• How important are names to you in your books?
    • Very important–my first two novels are set in Renaissance Italy, so it would be very strange if a character named “Steve” popped up. I often use lists of names from tax records to pick character names. And I sometimes change names–the male lead in The Zorzi Affair used to be named Giulio, until I decided that English-speaking readers might call him goulio instead of Julio. So his name became Paolo.
  • Is there anything you find particularly challenging in your writing?
    • I love writing, but marketing is tough. I didn’t realize how much time self-published authors spend on marketing, and I am so impressed at the people who do it well.
  • Did you make any marketing mistakes or is there anything you would avoid in future?
    • My biggest mistake is probably not marketing enough.
  • What is your favorite motivational phrase?
    • “Never was anything great achieved without danger.” –Niccolo Machiavelli. Most people probably don’t look to The Prince for motivational phrases, but Machiavelli knew the importance of always preparing, but still taking risks.
  • What is your favorite book and why?
    • My favorite changes all the time. But I keep coming back to the books I loved as a child. I might not have studied history or become a writer if I hadn’t read (and reread, and reread again) The Little House Laura Ingalls was my first exposure to a girl who grew up in a completely different world from the one I knew.
  • Do you have any advice for other writers?
    • Tell good stories! And then tell your friends.
  • What do you like to do when you’re not writing?
    • I have a toddler and a baby, so I don’t have a huge amount of free time outside of work, writing, and the kids. But I love to read, watch TV, and go for a run whenever I can.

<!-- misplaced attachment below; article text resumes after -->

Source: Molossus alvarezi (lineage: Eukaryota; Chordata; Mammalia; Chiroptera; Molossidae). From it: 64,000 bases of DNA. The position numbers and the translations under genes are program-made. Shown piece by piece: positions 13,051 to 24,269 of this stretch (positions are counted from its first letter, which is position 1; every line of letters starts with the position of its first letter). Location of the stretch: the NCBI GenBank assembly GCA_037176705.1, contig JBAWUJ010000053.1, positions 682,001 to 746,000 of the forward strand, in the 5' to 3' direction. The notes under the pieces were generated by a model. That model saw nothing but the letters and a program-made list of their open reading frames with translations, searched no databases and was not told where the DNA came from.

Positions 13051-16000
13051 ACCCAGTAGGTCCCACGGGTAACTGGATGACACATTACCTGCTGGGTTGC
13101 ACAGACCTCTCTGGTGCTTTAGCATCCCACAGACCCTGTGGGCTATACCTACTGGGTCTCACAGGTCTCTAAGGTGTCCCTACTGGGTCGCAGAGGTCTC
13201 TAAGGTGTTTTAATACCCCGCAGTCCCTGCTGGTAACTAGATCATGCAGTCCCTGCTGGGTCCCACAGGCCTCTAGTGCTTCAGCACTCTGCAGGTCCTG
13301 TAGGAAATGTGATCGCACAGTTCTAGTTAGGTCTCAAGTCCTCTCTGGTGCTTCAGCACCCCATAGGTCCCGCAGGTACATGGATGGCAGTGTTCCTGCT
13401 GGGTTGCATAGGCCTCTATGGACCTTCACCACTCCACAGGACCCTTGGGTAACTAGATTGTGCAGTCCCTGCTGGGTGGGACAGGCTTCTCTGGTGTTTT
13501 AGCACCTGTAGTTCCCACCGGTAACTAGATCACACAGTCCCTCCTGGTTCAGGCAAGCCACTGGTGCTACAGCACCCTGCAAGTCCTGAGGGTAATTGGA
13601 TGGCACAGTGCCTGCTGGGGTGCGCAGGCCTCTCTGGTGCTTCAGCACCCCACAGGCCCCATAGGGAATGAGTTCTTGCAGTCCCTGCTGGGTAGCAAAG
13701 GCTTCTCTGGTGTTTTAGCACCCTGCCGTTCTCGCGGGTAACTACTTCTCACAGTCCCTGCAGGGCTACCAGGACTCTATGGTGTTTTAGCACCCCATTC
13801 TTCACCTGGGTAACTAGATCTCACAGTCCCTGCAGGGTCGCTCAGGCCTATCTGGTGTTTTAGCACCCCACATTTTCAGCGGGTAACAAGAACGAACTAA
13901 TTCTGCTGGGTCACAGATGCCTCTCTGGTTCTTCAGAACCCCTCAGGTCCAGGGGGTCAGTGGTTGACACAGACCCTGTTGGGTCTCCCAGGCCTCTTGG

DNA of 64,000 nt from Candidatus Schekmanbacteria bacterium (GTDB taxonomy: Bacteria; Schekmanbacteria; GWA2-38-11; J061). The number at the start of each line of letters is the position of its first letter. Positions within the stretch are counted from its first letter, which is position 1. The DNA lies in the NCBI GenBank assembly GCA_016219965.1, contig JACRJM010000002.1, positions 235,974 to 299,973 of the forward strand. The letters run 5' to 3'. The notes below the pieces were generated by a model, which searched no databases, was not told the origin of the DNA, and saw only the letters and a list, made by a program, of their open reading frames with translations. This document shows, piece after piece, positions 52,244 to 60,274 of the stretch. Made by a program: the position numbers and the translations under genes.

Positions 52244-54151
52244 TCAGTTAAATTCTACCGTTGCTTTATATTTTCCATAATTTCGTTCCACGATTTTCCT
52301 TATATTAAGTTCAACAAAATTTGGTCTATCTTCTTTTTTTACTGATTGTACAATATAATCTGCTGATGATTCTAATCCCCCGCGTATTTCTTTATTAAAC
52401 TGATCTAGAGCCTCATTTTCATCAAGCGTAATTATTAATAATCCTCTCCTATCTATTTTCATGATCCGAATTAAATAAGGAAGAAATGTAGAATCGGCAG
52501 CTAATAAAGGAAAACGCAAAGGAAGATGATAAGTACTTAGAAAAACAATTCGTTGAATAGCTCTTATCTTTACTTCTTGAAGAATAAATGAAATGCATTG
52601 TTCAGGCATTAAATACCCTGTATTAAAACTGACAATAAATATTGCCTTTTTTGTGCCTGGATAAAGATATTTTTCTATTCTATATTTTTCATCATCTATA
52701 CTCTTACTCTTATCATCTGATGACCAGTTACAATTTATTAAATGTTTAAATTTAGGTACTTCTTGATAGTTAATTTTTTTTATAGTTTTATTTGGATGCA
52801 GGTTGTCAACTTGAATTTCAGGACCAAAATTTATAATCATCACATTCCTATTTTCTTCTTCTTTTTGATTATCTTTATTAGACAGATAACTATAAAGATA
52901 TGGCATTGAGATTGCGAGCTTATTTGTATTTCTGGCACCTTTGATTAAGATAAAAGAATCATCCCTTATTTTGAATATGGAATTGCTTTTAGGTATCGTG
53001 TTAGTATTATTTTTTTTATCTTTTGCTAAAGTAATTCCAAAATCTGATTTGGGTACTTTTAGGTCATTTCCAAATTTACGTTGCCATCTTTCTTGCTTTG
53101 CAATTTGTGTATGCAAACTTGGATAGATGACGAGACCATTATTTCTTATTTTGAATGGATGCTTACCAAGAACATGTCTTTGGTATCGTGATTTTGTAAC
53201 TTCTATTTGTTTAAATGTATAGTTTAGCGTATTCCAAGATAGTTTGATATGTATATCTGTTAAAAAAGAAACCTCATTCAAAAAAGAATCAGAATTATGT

• From where do you gain your inspiration?
    • History is so inspiring. The idea for The Zorzi Affair came from a non-fiction history of Galileo that I read in graduate school. I learned that Galileo had run a boarding house when he was a professor at the University of Padua. It struck me as such an interesting detail that most people never would have guessed, and it became the starting point for a story about a girl who wants to study science and ends up staying at Galileo’s boarding house.
  • What would you say are the main advantages and disadvantages of self-publishing against being published or the other way around?
    • Self-publishing gives authors so much flexibility–if you want to change something in your book, you can just upload a new copy. But self-publishing also requires building a support system for your works, like finding your own cover designers, editors, proofreaders, and developing your own marketing strategies.
  • How do you market your books?
    • I aim for word-of-mouth through friends (both actual and internet friends), and I maintain a social media presence through twitter, facebook, and my website. I also reach out to bloggers and book reviewers, and I’m just dipping my foot into paid advertising and book promotion services.
  • Why did you choose this route?
    • My sister, the historical romance author Emma Prince, suggested several methods. I also try to educate myself through reading websites and facebook groups dedicated to indie authors.